Sometimes the abutment and crown can be fabricated as a single unit that sits into the implant and is screwed into place. The screw hole is then filled with white filling material so as to be essentially invisible.
On the surface of it this can appear a little complicated, but our team will be happy to explain how it all works!
What if I don’t have enough bone? Or if I have Osteoporosis? Or I’m on blood thinners?
Successful implant treatment requires a minimum amount of healthy bone and gum. For those patients who do not have the ideal amount of bone or gum available, there are procedures available that can help ‘rejuvenate’ a proposed implant site so that it is healthy enough to receive a successful implant.
Sometimes referred to as ‘bone grafting’, these procedures may involve applying some artificial/ synthetic bone into an implant site either before or during the implant placement itself, or sometimes some of a patients natural bone harvested from a site near-by the proposed implant site (such as a recently removed tooth socket).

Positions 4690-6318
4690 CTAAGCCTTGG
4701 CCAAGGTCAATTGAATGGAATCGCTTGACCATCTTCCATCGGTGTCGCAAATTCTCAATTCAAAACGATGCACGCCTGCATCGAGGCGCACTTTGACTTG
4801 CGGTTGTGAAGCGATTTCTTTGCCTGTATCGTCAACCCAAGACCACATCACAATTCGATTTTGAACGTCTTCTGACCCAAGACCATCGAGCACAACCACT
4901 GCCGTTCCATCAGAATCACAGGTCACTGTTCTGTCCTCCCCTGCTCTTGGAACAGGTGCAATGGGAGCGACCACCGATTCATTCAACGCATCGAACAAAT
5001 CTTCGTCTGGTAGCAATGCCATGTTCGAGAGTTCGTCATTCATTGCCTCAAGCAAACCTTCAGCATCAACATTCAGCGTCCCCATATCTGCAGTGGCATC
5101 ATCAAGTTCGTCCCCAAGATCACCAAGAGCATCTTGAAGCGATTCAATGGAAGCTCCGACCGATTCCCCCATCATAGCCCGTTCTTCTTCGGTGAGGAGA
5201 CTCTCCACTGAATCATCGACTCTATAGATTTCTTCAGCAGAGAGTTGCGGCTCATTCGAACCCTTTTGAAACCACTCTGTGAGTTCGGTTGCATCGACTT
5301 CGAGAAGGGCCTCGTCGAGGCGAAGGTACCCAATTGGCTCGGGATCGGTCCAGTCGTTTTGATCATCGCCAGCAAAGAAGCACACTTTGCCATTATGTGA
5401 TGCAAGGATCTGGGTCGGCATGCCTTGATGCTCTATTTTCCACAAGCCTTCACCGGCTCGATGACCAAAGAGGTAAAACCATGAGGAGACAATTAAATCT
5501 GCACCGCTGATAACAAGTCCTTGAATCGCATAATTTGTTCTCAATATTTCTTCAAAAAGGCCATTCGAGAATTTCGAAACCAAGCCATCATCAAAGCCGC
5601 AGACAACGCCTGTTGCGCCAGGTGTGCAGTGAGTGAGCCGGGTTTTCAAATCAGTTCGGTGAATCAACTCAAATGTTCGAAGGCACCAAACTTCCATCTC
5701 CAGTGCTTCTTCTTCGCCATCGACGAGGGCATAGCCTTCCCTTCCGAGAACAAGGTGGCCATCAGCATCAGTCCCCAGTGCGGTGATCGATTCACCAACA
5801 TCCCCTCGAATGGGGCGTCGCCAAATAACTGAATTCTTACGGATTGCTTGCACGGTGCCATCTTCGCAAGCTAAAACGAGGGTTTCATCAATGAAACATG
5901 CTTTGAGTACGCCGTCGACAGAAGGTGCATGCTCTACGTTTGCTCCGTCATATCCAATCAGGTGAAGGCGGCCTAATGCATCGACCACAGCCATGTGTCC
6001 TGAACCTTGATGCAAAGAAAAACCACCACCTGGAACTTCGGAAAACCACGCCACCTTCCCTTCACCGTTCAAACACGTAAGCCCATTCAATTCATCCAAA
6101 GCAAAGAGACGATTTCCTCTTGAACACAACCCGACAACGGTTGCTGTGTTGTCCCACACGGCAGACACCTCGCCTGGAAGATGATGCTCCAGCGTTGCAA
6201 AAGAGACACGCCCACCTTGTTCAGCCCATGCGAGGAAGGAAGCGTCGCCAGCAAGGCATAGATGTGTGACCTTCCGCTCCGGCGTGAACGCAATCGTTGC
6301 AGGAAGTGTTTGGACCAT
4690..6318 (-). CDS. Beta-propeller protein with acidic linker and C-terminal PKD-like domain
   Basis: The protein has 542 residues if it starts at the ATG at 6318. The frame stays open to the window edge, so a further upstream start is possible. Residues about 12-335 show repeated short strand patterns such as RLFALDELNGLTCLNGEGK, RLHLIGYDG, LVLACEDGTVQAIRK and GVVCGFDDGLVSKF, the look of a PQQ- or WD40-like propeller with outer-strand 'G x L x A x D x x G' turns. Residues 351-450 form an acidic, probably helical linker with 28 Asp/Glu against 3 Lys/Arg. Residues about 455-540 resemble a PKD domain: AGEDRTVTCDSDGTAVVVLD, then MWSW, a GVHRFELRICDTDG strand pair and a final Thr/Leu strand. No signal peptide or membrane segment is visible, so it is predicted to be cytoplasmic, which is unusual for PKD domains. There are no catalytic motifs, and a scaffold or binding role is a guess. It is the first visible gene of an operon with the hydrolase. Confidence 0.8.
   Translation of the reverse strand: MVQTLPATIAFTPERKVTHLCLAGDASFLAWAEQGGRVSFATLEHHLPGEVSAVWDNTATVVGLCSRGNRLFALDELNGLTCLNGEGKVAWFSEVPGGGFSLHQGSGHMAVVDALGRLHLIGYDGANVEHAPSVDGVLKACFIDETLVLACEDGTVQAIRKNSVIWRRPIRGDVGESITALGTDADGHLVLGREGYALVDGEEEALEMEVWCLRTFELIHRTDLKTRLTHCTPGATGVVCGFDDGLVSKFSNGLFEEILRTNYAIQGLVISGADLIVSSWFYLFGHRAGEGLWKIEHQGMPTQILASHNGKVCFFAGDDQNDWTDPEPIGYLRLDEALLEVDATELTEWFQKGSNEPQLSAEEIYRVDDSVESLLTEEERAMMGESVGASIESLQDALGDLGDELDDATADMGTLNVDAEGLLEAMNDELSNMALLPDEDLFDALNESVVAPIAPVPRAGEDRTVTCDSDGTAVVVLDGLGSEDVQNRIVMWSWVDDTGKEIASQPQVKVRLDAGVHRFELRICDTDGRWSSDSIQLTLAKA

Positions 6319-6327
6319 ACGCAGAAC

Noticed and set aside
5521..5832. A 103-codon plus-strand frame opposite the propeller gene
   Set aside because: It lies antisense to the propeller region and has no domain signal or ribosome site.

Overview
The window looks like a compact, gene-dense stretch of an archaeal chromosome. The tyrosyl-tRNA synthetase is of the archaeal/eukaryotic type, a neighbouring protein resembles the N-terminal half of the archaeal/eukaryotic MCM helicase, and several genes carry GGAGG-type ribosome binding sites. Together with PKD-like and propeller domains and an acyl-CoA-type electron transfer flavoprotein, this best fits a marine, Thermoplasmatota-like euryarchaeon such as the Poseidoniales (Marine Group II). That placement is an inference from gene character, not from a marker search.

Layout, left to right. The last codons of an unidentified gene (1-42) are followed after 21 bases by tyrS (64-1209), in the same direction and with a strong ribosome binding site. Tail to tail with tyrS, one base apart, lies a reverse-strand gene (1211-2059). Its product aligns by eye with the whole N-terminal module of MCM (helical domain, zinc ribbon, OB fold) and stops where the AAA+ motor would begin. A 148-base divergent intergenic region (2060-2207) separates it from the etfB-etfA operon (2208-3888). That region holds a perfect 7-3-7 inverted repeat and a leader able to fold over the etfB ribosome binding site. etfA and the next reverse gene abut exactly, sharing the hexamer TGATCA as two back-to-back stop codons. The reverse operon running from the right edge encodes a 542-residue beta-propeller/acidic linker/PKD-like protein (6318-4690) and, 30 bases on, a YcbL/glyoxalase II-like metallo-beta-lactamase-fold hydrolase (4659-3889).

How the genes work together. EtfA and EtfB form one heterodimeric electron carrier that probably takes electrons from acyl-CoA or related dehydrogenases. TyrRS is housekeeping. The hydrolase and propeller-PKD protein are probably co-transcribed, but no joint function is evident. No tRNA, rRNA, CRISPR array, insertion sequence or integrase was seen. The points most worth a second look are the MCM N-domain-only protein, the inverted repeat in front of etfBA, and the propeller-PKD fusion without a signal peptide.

These procedures may sound quite frightening, but is typically less complex than people may think. Our dental team would be happy to explain these procedures in greater detail, and how they may relate to you.
Often patients are concerned that osteoporosis may mean they are not suitable candidates. This is not always the case. Some of the medications used to manage osteoporosis (such as Fossamax, Actonel and Prolia) may have the potential to interfere with implant healing, but a skilled surgeon will typically be able to manage this by timing the implant placement around medication cycles.